OAKLAND — After Emma Bishopp found out her 5-year-old daughter had been diagnosed with cancer, she could not look at a family picture of her three children without imagining one of them missing.

She thought her daughter Lauren — who was looking forward to a Build-A-Bear birthday party — had a bright future. But suddenly, it looked very dim.

"My worst nightmare had come true,'' said Bishopp, 41, of Lafayette. "I found it very difficult to get beyond the fact that she was going to die.''

Bishopp's outlook changed, however, with the help of two clinical psychologists at Children's Hospital Oakland who specialize in working with child cancer patients and their families. Dina Hankin and Pamela Orren work in the hospital's Hematology/Oncology Department and provide free counseling services.

But at the end of the month, these therapists will lose their jobs because funding from a private benefactor has dried up.

Now, Bishopp and 15 other families are racing against time to raise money to save the jobs. The families are hoping the free counseling geared toward children who have cancer and their parents and siblings will continue. The psychologists help families through crisis mode, bereavement, pain management, school reintegration and other cancer-related issues.

In 1997, a family that had a child with cancer set up a foundation to show their appreciation to the hospital. Today, the hospital's model is one of the most innovative in the Bay Area for providing psychological services for children who have cancer and their extended families. The long-term follow up services offered to the growing number of pediatric cancer survivors makes the program unique.


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Research shows that 5 percent to 10 percent of parents with children who have cancer develop post-traumatic stress disorder, according to the Journal of Pediatric Hematology/Oncology.

"You are in such a fog, and you have so much information thrown at you,'' Bishopp said. "It is very difficult to find anyone who understands the issues.''

During the past six years, Hankin and Orren have counseled about 300 families. Orren is bilingual and works with many Hispanic families.

"I've worked with these families for so long,'' Hankin said, " ... the idea of not being able to see them and help them process through each step of the way of their child's treatment is sad.''

During the past month, Bishopp and many other families have created the Psychology Oncology Program, or P.O.P,, a nonprofit under the hospital's foundation. They also have written several grant proposals and designed a Web site. Currently, they are meeting with private foundations and brainstorming ideas for fundraising events. The group is looking to raise stopgap funding of $125,000 to cover the cost of the counseling services for the next six months. Bishopp said about $250,000 is needed for the total cost of running the program annually, including salaries and a support staff. In addition, the program is seeking reimbursement help from medical insurance companies.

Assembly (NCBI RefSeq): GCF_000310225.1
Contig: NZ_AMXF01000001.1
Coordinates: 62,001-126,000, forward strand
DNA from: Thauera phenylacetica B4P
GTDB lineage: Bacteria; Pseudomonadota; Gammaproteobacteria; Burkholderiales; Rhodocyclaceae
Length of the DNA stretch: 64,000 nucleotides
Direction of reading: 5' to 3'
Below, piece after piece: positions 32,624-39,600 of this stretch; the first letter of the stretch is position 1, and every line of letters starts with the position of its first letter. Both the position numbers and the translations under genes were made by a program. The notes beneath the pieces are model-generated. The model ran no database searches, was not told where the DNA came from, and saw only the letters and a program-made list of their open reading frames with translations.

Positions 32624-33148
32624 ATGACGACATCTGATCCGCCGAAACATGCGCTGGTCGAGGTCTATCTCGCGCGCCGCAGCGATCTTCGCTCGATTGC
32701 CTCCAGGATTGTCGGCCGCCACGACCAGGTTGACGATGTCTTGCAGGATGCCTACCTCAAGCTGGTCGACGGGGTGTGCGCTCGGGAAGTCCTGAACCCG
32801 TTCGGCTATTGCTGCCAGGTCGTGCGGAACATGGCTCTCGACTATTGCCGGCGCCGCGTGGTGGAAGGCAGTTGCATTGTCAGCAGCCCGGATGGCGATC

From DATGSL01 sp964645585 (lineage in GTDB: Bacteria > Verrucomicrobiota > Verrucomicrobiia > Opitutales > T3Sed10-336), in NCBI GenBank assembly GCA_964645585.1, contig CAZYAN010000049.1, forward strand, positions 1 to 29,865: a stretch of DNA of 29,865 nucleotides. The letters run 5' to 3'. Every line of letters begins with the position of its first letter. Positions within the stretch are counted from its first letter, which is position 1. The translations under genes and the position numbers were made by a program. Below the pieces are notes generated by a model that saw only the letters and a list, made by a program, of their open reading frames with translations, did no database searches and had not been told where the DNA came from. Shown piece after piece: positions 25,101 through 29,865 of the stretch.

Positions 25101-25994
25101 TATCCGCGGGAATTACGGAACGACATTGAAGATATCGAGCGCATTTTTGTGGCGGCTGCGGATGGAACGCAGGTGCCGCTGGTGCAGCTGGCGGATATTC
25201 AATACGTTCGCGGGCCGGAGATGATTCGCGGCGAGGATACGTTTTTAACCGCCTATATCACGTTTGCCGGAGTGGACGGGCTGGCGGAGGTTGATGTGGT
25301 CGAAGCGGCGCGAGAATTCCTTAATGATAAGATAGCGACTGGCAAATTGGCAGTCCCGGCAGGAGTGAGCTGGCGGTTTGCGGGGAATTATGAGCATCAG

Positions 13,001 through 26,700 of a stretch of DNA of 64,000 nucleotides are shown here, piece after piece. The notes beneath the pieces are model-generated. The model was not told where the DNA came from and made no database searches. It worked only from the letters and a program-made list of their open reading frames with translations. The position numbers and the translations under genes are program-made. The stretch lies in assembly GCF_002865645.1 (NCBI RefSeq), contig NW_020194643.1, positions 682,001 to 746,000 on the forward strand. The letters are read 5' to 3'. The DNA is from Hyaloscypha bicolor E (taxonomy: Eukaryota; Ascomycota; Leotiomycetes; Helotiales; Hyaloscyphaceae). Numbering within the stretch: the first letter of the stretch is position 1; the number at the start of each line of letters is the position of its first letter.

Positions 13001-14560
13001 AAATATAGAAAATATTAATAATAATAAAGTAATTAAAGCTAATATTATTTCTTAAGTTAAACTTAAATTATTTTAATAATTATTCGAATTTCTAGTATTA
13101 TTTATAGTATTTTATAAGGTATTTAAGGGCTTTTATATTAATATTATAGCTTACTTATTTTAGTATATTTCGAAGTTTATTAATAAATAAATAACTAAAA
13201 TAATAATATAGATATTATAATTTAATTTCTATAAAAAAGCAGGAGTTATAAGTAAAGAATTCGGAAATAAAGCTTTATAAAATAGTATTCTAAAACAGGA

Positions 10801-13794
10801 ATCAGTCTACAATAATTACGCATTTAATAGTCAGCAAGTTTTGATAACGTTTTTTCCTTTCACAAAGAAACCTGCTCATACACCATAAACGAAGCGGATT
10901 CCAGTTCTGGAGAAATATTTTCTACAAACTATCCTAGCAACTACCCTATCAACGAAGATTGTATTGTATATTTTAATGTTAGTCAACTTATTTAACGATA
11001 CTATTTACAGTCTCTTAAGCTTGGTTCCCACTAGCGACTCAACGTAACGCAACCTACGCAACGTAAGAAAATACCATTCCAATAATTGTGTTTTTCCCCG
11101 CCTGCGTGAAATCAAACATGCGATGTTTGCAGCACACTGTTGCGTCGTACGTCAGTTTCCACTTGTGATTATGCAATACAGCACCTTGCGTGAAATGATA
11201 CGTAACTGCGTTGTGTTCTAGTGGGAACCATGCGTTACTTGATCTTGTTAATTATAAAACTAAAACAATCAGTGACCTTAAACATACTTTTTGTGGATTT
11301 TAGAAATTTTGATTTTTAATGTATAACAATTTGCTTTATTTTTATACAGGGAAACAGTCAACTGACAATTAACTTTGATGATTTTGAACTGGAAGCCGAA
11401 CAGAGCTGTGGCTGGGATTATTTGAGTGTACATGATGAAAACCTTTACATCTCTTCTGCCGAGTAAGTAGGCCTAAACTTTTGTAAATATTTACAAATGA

Many parents helping in the effort have children undergoing cancer treatment and say they worry about how their families will cope if the counseling services go away. They say even a gap of one month would make it difficult for them.

"The services have been free of charge, otherwise families won't go out and look for it, because it's an added expense they can't afford,'' Bishopp said. "The services are all-embracing and help families move forward in a positive way.''

Typically, psycho-social counseling is not covered by most insurance companies. In the some cases where it is available, it only extends to the patient and not their families.

From 20 percent to 95 percent of parents caring for children with cancer develop post-traumatic stress symptoms, including fatigue and weight change, according to the Journal of Pediatric Hematology/Oncology.

In February 2005, Lauren was diagnosed with lymphoblastic leukemia, cancer of the bone and white blood cells. She was 90 percent leukemic in her bone marrow, and her immune system was low and at severe risk of infection. For the next several months, Lauren underwent intensive chemotherapy and was injected with a cocktail of drugs into her spinal cord and central nervous system. She became bloated from taking steroids and gained one- quarter of her body weight in four weeks. She also lost of her hair.

Bishopp said her daughter was in denial and had anger issues and mood swings. She also was afraid of dying, and felt isolated and frustrated about why the cancer came to her, Bishopp said.

"I got really mad and things built up in my heart,'' said Lauren, now 8. "When I talked to the doctors they would help me find a way to stop the anger and from being worried.''

The psychologists counseled her through play therapy, art and self-esteem games. They also worked with Bishopp and her husband to save their marriage and deal with the stress of having a child with cancer. In addition, the psychologists helped Lauren's siblings, who were worried about their sister's health.

Lauren has been cancer free since April but her family still lives with the fear of relapse. Bishopp said the emotional support they receive from the psychotherapists has helped them to take one day at a time.

"Going to therapy helped me get to a place where I thought Lauren could survive,'' Bishopp said. "It gave me some hope about moving forward.''

To make a donation to the Psychology Oncology Program, visit www.chofoundation.org/pop or mail checks care of the P.O.P program at 2201 Broadway Suite 600 Oakland, CA 94612.

Contact Kamika Dunlap at kdunlap@bayareanewsgroup.com or (510) 208-6448.